Whilst day dreaming at my desk this morning, something occurred to me and I have not been able to find an answer of yet. So I am hoping someone may shine some light for me or just have a good discussion about it.
Let me set the scene. Recently, I started to play around with disk encryption using the Azure Portal and the Key Vault service that they offer. It made a lot more sense than the older method using AD Applications. So I created my new keyvault in the resource group, created a key inside of this and set the cryptographic operations as I saw fit. I then put together a script, ran through the AzurePowerShell CLI and after a few minutes my disks on the VM (MS Server 2012r2) were encrypted. So I did this for the rest of my test environment just to check it really did work. No first time fluke here!
Then it occurred to me, when/if the key expires what happens next? Now obviously in the test environment I don't really care, I can pull everything down if that was to happen. However, as I talk to customers who have production environments that often ask about the security of machines running in Azure, I would like to know how easy it is to refresh these keys. Many people I speak to have set policies regarding key cycling, so do not want a key that won't expire for another 200 years. Their security would not entertain the idea for a second.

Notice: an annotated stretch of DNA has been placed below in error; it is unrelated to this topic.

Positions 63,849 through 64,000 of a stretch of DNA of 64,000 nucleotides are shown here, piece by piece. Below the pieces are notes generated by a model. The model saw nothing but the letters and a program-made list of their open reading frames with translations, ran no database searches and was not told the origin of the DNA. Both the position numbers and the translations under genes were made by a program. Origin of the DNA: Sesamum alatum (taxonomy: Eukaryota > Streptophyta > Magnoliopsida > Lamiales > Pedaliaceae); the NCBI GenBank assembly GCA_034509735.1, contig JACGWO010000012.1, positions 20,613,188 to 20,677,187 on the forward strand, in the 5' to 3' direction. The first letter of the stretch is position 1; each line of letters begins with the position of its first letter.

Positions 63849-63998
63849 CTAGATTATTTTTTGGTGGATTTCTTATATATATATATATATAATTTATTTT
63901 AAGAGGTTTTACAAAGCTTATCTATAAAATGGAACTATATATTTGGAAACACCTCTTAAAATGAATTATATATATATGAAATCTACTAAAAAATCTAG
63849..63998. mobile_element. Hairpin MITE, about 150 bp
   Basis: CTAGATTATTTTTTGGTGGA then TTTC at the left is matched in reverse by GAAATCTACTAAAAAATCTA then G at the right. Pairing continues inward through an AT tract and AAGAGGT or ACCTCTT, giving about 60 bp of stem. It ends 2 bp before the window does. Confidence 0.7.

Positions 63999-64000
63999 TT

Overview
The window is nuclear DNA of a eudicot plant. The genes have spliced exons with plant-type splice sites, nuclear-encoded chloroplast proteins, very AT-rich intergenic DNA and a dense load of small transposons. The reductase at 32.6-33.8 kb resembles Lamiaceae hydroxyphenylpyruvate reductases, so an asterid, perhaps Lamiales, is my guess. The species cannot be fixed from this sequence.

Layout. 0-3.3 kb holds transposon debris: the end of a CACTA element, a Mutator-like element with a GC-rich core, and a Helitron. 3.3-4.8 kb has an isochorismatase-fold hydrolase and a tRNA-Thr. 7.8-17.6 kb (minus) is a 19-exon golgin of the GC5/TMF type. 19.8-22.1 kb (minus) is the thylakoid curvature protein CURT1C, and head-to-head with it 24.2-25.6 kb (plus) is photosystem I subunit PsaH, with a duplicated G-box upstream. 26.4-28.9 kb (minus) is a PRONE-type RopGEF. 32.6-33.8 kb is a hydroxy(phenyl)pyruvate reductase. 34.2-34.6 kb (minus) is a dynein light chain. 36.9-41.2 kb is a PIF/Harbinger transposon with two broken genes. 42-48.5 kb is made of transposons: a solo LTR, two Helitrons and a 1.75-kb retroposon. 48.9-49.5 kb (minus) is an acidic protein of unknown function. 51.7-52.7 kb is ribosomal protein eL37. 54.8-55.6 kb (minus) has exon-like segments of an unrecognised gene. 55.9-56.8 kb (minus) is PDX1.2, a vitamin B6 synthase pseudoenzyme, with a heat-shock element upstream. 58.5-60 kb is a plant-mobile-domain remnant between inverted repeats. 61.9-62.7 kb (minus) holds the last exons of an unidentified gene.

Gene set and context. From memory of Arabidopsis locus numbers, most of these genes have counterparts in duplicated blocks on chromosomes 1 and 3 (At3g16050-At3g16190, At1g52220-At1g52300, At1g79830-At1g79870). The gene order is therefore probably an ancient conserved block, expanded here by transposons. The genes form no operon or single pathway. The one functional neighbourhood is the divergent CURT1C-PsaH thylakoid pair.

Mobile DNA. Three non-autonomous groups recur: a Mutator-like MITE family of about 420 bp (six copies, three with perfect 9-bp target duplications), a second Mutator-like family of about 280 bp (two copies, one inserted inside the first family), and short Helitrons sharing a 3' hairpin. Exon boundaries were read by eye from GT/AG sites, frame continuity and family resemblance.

Does anyone know, what the best method of updating the keys is? My original thought which surely it can't be, was to un-encrypt the disk before expiry. And then re-run the script but with a brand new generated key to encrypt once more? This seems like such a long way of going about this, but maybe it is the only way?
Has anyone else had the same thought, or had to implement a key refresh using Azure Key Vault?